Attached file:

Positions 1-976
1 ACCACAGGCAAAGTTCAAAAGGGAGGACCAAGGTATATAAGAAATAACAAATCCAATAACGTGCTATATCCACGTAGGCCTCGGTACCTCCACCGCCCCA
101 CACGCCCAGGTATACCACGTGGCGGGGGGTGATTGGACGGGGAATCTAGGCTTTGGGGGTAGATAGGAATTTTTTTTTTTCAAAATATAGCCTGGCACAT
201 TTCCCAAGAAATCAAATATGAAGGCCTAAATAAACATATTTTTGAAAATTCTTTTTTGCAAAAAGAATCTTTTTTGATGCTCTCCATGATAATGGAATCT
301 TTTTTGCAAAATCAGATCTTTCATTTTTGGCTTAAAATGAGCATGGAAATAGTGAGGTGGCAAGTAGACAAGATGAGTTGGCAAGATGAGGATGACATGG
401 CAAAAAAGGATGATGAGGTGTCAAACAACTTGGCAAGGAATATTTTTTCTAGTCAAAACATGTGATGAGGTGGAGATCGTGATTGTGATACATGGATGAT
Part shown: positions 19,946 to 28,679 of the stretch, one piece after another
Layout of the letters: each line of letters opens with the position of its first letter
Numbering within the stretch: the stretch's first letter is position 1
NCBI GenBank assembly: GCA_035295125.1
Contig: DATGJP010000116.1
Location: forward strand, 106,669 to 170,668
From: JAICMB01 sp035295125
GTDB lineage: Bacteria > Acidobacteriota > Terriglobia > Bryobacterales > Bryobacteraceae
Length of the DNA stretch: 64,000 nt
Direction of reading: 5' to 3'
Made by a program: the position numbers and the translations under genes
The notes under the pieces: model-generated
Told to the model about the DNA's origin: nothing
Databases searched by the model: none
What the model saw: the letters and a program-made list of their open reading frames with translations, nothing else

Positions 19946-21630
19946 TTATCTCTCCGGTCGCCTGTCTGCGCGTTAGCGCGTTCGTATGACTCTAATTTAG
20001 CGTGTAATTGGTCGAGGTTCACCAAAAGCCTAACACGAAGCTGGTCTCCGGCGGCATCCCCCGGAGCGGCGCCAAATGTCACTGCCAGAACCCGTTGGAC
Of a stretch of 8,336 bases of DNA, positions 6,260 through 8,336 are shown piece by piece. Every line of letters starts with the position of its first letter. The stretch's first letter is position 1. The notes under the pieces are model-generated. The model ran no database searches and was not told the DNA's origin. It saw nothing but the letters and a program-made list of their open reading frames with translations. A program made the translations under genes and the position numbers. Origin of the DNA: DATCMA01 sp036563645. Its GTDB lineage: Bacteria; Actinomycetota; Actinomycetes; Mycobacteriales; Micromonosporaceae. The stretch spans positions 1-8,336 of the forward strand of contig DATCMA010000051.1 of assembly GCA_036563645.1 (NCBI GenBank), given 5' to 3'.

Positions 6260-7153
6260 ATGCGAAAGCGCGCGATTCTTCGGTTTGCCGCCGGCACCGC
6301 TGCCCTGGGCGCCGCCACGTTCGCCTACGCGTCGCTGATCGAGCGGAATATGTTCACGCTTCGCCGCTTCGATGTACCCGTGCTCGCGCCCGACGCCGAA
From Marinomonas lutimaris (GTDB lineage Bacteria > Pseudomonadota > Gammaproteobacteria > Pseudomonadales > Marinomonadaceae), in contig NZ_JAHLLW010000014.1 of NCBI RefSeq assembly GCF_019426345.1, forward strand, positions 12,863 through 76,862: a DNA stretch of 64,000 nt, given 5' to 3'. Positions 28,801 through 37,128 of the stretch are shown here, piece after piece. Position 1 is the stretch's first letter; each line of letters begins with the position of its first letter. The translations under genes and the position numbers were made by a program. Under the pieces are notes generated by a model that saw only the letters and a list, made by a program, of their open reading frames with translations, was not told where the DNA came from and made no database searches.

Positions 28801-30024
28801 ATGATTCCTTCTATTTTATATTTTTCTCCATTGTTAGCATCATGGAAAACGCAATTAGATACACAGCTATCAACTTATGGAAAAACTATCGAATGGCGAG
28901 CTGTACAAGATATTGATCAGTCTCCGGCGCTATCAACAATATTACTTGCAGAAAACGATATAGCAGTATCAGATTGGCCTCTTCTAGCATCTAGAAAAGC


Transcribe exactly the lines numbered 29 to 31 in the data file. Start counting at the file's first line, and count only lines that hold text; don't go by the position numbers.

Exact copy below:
From Marinomonas lutimaris (GTDB lineage Bacteria > Pseudomonadota > Gammaproteobacteria > Pseudomonadales > Marinomonadaceae), in contig NZ_JAHLLW010000014.1 of NCBI RefSeq assembly GCF_019426345.1, forward strand, positions 12,863 through 76,862: a DNA stretch of 64,000 nt, given 5' to 3'. Positions 28,801 through 37,128 of the stretch are shown here, piece after piece. Position 1 is the stretch's first letter; each line of letters begins with the position of its first letter. The translations under genes and the position numbers were made by a program. Under the pieces are notes generated by a model that saw only the letters and a list, made by a program, of their open reading frames with translations, was not told where the DNA came from and made no database searches.

Positions 28801-30024
28801 ATGATTCCTTCTATTTTATATTTTTCTCCATTGTTAGCATCATGGAAAACGCAATTAGATACACAGCTATCAACTTATGGAAAAACTATCGAATGGCGAG